Home | News | Queensland promises staffing level reports, mandated ratios
Health Minister Steven Miles and Premier Annastacia Palaszczuk at RBWH. Photo: AAP Image/Richard Waugh

Queensland promises staffing level reports, mandated ratios

Private aged care providers operating in Queensland will be asked to publicly report staffing information. If they don’t, it may be published for them, should legislation proposed by the State Government go ahead.

The move by premier Annastacia Palaszczuk is an effort to help bring the state’s private aged care providers in line with its public ones that will have mandated staff-to-patient ratios.

As private aged care is the responsibility of the Commonwealth Government, the state’s mandated staffing legislation does not extend to such providers, but Palaszszuk said all would be asked to publicly report staffing information “for the sake of transparency”.

“If they choose not to, we won’t be afraid to reveal the identity of those unwilling to do the right thing by elderly Queenslanders,” she promised.

Minister for Health Steven Miles said the laws would complement legislatively mandated nurse-to-resident ratios being implemented in Queensland’s 16 publicly owned aged care facilities.

“It makes sense that public and private facilities are on the same playing field when it comes to transparency and accountability,” Miles said.

Palaszczuk said staff-to-patient ratios work in the health system, saving lives and money.

“Now we want to see nurse-to-resident ratios help in the aged care sector, providing comfort and confidence for residents and their families.

“Revelations at the royal commission into aged care and recent events at the Earle Haven retirement village on the Gold Coast provide a stark reminder that elderly Queenslanders deserve the best possible care.”

Queensland’s state-run residential aged care facilities will begin quarterly reporting of their staffing information this year.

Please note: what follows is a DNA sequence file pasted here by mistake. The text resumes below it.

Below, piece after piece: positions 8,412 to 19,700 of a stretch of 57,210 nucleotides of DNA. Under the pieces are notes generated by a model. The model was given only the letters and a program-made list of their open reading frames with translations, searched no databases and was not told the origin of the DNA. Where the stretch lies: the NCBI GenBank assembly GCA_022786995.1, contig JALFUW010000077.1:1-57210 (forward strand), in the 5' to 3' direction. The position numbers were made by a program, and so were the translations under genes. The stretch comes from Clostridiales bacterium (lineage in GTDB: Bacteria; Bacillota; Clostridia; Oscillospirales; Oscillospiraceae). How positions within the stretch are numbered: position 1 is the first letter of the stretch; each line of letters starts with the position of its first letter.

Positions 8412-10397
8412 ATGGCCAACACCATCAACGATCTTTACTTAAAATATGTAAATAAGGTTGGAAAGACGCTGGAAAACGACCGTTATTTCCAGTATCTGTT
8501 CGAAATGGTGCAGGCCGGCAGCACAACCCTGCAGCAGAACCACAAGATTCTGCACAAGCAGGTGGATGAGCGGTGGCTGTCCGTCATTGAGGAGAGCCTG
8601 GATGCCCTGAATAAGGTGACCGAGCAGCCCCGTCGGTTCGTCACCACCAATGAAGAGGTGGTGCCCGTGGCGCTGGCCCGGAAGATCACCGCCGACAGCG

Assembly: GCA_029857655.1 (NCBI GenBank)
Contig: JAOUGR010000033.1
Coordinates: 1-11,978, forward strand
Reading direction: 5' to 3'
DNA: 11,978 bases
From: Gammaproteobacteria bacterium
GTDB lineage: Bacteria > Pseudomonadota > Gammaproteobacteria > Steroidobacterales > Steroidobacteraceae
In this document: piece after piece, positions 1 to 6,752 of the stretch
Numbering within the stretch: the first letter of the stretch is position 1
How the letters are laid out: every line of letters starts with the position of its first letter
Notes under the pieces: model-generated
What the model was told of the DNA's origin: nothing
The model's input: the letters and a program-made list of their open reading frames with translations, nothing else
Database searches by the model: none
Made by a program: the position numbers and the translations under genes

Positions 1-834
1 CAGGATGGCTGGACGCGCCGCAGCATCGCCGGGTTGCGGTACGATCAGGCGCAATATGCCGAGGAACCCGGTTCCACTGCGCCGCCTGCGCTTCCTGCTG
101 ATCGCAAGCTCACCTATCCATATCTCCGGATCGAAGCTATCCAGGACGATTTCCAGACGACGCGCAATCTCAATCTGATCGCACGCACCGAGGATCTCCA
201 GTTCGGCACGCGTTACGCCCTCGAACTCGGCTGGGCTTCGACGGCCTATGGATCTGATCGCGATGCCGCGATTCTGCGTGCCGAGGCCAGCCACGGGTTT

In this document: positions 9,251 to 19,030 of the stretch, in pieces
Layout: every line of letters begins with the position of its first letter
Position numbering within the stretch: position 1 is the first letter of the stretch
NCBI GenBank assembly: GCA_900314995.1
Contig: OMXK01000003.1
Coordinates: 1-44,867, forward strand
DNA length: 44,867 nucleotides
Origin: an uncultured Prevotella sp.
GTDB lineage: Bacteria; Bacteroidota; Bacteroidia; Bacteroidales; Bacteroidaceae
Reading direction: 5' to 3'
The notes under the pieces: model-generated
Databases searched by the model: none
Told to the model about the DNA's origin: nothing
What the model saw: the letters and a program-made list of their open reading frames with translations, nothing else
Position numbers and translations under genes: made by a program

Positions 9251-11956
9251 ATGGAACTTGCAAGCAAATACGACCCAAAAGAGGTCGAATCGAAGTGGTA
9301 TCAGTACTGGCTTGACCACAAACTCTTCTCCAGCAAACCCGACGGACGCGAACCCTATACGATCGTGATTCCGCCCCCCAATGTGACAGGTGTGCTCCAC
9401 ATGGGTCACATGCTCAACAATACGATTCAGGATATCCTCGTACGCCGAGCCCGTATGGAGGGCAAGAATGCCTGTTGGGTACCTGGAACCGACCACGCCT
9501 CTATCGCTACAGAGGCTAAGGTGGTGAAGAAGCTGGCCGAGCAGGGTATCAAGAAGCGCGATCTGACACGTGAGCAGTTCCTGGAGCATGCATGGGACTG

The figures will be posted on an interactive website to be set up to help consumers compare private and public facilities when making decisions about their care.

Palaszczuk called on the federal government to introduce a mandate for staff-to-patient ratios for the entire sector.

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  1. I’m not saying the sector should or shouldn’t have mandated minimum staffing ratios but I do ask: “Who is going to pay?” With nearly 50% of providers running at a loss already and no sight of an increase in funding, who is going to pay? The Queensland Government already tops up state run residential aged care facilities to the extent of millions annually. Private facilities have to simply rely on inadequate Commonwealth funding and resident fees. So who is going to pay? Yes – our older people deserve better.

  2. To quote Minister Miles “It makes sense that public and private facilities are on the same playing filed when it comes to transparency and accountability”…………….in light of this I would like Minister Miles to publicly declare how many millions of Queensland taxpayer dollars are used to prop up the 16 nursing homes that the State operate. The Queensland Government operated nursing homes receive the same subsidies as do non-state owned facilities, they charge residents the same amount, yet state owned facilities run at significant financial losses, and Queensland taxpayers pick up the tab. Over 50% of residential aged care facilities in Australia now run at a loss, but unlike our State Governments we cannot use further taxpayer dollars to break even. Disingenuous grand-standing by both the Premier and Health Minister.